British Lord Chancellor Edward Thurlow, who served in the 18th century, reputedly said that it is difficult to punish a corporation because there is "no soul to be damned and no body to be kicked".
But there is, in fact, a way to punish corporations for their misdeeds: Bar their officers from government work. So why don't we do that?
Few outside the legal community are familiar with the concept of "exclusion", which permits many federal agencies - including the United States Securities and Exchange Commission (SEC), Federal Deposit Insurance Corporation (FDIC) and Department of Health and Human Services (HHS) - to temporarily or permanently block corporations that violate their rules from doing business with them.
Importantly, it can also be applied to individual corporate officers, such as chief executives and lower-level executives, and is especially effective in the finance and healthcare industries. Since most big banks are federally insured, and many large healthcare firms do business with Medicare or Medicaid, barring an executive from that work can be a professional death sentence.
For example, FDIC can bar someone for life from any federally insured bank by demonstrating in an administrative hearing that the person violated federal banking regulations or failed to correct any "unsafe or unsound practice".
To exclude a healthcare executive from federal health programmes, HHS can conduct an administrative hearing to show that the executive engaged in fraud.
And SEC can bar a financial services executive by filing a civil case in federal court to show that the executive is unfit "to serve as an officer or director" of a public company and to prove that the executive either knew about the improper activity or recklessly ignored it.
It is much easier to exclude someone than to convict him of a crime. None of these agencies need to prove their case beyond a reasonable doubt, or convince a jury that an executive knew his company was violating the law. Although executives are entitled to due process and they can appeal against the decisions in federal court, judges largely defer to the agencies' expertise.
This single-minded focus on criminal convictions is misguided - too often, corporate fraud goes unpunished. JPMorgan Chase paid US$13 billion (S$18 billion) in 2013 for its role in the mortgage crisis. But what happened to its executives that year?
Not one was adequately punished, the stock price rose 28 per cent and CEO Jamie Dimon (photo) got a 74 per cent raise.
Despite the availability of such strong medicine, there are only a handful of instances in which senior executives were excluded after their companies committed fraud. Mr Angelo Mozilo, the former CEO of Countrywide Financial, was slapped with a US$67.5 million (S$94 million) fine for his role in the financial crisis, and SEC barred him for life from serving as an officer of any public company because he deliberately misled investors as the mortgage crisis emerged.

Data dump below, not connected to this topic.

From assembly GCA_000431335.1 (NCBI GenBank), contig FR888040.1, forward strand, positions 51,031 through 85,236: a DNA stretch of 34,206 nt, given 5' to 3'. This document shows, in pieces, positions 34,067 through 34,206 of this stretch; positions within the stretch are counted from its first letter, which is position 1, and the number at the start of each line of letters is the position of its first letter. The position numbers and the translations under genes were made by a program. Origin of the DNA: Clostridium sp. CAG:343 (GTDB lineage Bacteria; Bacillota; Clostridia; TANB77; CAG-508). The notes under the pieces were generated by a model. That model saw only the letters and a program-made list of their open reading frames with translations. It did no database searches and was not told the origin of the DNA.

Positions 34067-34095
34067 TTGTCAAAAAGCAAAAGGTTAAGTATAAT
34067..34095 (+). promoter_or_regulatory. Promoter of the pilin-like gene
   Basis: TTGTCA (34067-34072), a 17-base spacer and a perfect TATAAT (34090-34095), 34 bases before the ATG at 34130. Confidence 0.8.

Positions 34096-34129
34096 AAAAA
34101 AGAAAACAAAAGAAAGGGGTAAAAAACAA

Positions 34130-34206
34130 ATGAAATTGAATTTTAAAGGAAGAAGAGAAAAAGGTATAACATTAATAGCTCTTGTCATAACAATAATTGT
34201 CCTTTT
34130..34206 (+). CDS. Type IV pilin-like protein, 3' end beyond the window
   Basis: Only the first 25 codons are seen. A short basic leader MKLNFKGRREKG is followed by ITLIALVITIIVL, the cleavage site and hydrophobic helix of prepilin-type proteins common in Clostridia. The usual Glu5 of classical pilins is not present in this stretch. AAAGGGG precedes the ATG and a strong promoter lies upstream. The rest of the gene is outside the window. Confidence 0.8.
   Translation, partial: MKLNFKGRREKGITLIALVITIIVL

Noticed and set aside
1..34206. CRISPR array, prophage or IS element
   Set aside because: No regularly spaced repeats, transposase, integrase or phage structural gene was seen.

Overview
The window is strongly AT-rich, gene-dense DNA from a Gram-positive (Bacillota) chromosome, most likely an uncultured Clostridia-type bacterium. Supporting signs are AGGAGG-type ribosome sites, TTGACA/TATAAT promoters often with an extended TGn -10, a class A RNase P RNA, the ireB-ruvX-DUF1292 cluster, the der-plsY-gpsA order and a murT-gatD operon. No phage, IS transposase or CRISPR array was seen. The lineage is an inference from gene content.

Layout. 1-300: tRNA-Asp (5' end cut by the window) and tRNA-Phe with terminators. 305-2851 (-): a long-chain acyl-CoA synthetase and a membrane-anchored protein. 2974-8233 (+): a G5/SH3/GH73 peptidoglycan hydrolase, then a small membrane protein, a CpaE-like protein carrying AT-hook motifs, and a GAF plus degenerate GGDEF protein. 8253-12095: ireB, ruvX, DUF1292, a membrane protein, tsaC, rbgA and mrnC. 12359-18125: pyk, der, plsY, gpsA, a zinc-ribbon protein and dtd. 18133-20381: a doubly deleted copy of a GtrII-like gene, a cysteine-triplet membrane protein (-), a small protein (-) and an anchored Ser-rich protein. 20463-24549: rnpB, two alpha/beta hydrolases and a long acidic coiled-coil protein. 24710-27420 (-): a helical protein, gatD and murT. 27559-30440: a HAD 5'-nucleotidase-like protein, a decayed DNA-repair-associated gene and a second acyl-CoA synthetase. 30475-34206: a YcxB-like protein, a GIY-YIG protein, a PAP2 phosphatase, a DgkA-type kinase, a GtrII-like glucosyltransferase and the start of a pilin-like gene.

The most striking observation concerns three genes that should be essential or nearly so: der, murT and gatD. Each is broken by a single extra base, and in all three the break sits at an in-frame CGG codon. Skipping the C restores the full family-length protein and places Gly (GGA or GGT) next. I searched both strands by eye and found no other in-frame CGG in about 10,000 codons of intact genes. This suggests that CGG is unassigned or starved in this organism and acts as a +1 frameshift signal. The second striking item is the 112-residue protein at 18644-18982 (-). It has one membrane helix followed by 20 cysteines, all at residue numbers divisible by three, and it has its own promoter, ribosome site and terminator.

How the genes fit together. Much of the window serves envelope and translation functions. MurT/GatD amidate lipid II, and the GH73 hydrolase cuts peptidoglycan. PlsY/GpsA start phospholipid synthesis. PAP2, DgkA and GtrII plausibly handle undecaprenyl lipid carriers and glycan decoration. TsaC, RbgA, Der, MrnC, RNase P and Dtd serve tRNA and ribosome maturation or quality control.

Over the past 15 years, others have been barred from any federally regulated bank, including the former CEO of the now-defunct American Sterling Bank and an executive of Louisiana's First Guaranty Bank. In addition, the Bear Stearns executives who were acquitted of criminal charges after the financial crisis were later barred from the securities industry for several years.
Yet, instead of using these tools, most federal prosecutors focus solely on bringing criminal charges against corporate executives. And if those are unavailable, they look no further.
Deputy Attorney-General Sally Yates recently announced that the Justice Department would try to squeeze the names of bad actors out of corporate defendants as a condition of any settlement negotiation. Even so, Justice Department lawyers concede that, in many cases, it is practically impossible to secure criminal convictions.
This single-minded focus on criminal convictions is misguided - too often, corporate fraud goes unpunished. JPMorgan Chase paid US$13 billion in 2013 for its role in the mortgage crisis. But what happened to its executives that year? Not one was adequately punished, the stock price rose 28 per cent and CEO Jamie Dimon got a 74 per cent raise.
Similarly, fraud against Medicare and Medicaid has been building for more than a decade.
From 2000 to 2004, the Hospital Corporation of America (HCA) paid US$1.7 billion to settle charges of fraud against federal health programmes. Pfizer paid US$2.3 billion in 2009 and US$491 million in 2013 to settle charges of fraud and illegal drug marketing.
DaVita HealthCare Partners was fined US$389 million last year to settle charges that it paid kickbacks to doctors to refer patients to its clinics. This year, it agreed to pay US$450 million to settle claims that it charged the government for unused drugs.
What happened to the leaders of these companies, which paid some of the largest fines in history for defrauding taxpayers? The head of HCA became the governor of Florida. Pfizer's chief retired in 2010 with a "golden parachute" worth US$23 million. And DaVita's CEO remains one of the highest-paid healthcare executives in the nation.
We need to use better methods to deter corporate misbehaviour. Exclusion needs to be dusted off, modernised and used more frequently. Criminal remedies will never be a realistic option, except in the most egregious cases.
The best way to make sure that the rank and file are turning square corners when dealing with the government is to give them - and their bosses - strong incentives to do the right thing.
We no longer punish malefactors by damning their souls. But we need to start kicking their bodies out of the executive suite.
NEW YORK TIMES
A version of this article appeared in the print edition of The Straits Times on October 24, 2015, with the headline 'How to punish corporate fraudsters'. Print Edition | Subscribe
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